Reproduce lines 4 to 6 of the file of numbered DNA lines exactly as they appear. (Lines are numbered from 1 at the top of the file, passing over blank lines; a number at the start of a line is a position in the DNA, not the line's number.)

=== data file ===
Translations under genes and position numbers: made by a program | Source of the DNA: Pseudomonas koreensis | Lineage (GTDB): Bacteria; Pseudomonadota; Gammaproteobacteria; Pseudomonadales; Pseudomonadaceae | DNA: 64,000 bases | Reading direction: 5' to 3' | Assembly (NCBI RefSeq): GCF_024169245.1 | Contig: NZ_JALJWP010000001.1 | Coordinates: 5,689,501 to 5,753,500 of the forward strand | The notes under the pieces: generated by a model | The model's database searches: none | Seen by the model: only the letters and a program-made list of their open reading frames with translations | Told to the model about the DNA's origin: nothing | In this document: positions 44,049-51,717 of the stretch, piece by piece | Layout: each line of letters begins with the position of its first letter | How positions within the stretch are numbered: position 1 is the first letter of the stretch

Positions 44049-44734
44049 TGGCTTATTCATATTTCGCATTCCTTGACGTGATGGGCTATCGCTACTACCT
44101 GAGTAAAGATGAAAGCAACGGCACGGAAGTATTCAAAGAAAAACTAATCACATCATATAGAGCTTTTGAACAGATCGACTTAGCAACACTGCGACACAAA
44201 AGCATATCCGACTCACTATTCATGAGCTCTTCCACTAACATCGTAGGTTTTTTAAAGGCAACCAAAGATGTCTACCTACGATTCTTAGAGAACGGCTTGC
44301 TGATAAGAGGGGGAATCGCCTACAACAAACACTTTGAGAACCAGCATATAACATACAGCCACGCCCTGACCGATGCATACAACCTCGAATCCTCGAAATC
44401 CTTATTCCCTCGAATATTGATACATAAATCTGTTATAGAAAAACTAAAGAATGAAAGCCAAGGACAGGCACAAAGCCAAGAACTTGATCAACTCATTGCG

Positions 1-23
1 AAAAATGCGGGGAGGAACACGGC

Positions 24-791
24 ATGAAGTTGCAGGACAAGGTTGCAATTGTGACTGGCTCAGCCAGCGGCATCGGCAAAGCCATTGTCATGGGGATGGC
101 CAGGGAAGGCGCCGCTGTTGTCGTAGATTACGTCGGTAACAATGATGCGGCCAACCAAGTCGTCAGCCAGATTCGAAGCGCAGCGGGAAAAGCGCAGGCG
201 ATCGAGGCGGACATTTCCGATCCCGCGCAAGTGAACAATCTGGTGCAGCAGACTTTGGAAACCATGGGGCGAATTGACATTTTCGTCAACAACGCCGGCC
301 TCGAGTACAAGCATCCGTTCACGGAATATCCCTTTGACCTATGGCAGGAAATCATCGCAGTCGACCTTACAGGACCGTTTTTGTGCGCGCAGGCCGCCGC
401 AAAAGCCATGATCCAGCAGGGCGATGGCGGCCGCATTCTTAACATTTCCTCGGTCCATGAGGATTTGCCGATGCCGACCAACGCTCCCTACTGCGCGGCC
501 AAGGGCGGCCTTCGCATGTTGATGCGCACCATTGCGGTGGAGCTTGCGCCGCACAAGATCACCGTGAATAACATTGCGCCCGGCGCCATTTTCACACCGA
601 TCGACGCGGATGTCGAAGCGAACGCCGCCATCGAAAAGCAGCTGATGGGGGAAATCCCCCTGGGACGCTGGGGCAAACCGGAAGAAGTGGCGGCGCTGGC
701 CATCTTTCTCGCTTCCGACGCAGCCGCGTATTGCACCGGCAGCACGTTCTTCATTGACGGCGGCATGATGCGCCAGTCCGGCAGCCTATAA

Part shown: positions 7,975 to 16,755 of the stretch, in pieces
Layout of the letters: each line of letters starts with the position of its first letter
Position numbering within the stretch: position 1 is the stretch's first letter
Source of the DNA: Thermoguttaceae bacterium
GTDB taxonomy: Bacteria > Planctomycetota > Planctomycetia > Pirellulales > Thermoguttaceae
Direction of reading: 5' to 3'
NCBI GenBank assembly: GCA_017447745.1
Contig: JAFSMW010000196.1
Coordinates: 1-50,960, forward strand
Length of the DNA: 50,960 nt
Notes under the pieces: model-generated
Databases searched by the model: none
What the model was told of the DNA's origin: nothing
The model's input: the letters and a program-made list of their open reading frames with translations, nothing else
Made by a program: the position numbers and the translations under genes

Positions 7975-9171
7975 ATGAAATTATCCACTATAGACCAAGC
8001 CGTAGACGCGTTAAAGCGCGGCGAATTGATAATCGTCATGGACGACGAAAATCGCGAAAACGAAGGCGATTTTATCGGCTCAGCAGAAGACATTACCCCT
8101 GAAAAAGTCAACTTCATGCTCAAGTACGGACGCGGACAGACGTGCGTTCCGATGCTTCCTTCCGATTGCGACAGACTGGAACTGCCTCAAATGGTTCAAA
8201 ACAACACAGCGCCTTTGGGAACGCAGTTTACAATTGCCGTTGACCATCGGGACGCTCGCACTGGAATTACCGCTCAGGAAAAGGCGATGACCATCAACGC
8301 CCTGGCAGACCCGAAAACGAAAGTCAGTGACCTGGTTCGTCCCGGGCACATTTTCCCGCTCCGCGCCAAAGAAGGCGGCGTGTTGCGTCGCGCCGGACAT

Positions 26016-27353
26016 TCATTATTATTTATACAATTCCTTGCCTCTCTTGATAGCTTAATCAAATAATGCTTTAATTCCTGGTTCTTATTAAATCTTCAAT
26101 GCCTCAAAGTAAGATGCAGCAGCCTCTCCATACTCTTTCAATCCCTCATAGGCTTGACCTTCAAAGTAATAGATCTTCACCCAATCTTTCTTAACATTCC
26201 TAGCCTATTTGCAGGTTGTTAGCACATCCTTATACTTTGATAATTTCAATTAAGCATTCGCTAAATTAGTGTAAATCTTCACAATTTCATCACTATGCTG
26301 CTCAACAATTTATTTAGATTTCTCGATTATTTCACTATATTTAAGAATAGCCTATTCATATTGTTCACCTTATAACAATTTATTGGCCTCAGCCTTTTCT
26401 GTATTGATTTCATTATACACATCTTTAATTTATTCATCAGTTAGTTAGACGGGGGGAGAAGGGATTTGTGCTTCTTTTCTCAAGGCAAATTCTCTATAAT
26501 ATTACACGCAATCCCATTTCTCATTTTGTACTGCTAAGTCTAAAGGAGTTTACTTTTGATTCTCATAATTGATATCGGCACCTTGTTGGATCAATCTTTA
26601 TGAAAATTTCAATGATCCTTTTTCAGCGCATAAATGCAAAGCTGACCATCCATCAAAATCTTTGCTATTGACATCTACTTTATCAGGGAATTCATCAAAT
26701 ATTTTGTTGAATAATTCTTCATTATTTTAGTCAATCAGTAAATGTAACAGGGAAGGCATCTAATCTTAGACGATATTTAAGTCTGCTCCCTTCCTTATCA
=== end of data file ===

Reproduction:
44101 GAGTAAAGATGAAAGCAACGGCACGGAAGTATTCAAAGAAAAACTAATCACATCATATAGAGCTTTTGAACAGATCGACTTAGCAACACTGCGACACAAA
44201 AGCATATCCGACTCACTATTCATGAGCTCTTCCACTAACATCGTAGGTTTTTTAAAGGCAACCAAAGATGTCTACCTACGATTCTTAGAGAACGGCTTGC
44301 TGATAAGAGGGGGAATCGCCTACAACAAACACTTTGAGAACCAGCATATAACATACAGCCACGCCCTGACCGATGCATACAACCTCGAATCCTCGAAATC